costs and benefits of business improvment


How do you measure costs and benefits of business improvement?

I’ve asked this question to many leaders and teams over the years. Some of the replies I get are “How long is a piece of string?” and “This has slipped well down the list, I’m afraid”. I’m sure many of you are familiar with this type of response.

In this article, I’m sharing my experience on skilling people to measure costs and benefits of improvement activity. I’ve developed a simple approach so Leaders, managers and teams clearly understand how they contribute to high level results. And here’s why it’s important.

  • To justify the initial investment in business improvement training
  • To understand the scale and priorities for improvement
  • To engage people in a common focus
  • To inspire people to take ownership of business improvement tools and principles.

I’ve been interested in costs and benefits of improvement activity since researching and recommending how the EFQM (Business Excellence) model could be used in a more business focussed way. As an internal consultant in a large government administration, I set up cost benefit pilots across the UK, to inform my EFQM research.

I discovered that the cost of continuous improvement activity like EFQM assessments, and Suggestion Schemes ran into millions. Yet there was no link to improvements or savings at team or higher level. So it wasn’t clear which of these initiatives, if any, were producing efficiencies and savings.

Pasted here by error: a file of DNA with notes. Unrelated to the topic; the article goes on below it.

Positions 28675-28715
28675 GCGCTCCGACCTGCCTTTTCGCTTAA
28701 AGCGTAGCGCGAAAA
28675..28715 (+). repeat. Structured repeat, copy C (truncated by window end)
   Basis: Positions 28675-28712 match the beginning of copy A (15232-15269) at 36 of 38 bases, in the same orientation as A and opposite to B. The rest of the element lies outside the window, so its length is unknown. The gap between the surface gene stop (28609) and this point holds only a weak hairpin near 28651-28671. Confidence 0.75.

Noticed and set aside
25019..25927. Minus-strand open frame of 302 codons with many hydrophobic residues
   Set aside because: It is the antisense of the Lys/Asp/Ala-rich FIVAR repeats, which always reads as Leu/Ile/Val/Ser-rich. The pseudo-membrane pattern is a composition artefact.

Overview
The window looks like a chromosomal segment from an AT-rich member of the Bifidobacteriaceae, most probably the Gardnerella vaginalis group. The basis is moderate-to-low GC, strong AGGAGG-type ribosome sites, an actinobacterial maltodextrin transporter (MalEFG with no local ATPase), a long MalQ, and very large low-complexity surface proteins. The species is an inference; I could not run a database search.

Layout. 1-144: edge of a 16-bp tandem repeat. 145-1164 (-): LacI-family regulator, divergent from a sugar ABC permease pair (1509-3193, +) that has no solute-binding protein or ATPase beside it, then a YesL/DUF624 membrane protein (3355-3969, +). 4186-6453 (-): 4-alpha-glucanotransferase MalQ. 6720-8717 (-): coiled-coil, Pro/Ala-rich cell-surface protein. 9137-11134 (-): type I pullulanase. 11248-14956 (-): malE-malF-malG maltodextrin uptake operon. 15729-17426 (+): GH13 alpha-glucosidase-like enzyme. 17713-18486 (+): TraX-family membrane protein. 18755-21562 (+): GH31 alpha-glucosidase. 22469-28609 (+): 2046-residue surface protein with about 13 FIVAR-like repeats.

One of my cost benefit pilots was a customer complaints team in the Midlands. They had to respond within a set timeframe, and this was the only measure of their performance. EFQM assessments had not identified opportunities for process improvement.

For the pilot, they worked out how many hours the team currently spent answering complaints. This was converted to an overall cost using average salary rates. They used Pareto principles to establish the two major complaint categories – one service and one compliance issue. With support they identified the root causes of these complaints. The service issue was due to inadequately worded standard letters. The letters were rewritten, and the over time, the team witnessed the level of these complaints fall significantly. The compliance issue was similarly resolved through root cause analysis.

After 4 months, the Complaints team recalculated the new resource cost of the team. This had reduced significantly. They calculated other savings including reduced level of compensation awards. And they costed the time taken to learn new skills. This data enabled them to project the overall return on the investment would be 22:1 if these two improvements were introduced across the organisation.

So, the team saw a direct costed benefit from investing in improvement activity. They also experienced several spin-off benefits:

  • business leaders take ownership of improvement activity, so external funding reduces
  • team members return to core, value-adding work
  • improved service promotes positive customer behaviours and adherence to requirements

If you’d like further information or wish to discuss, please get in touch via or 07824 660120

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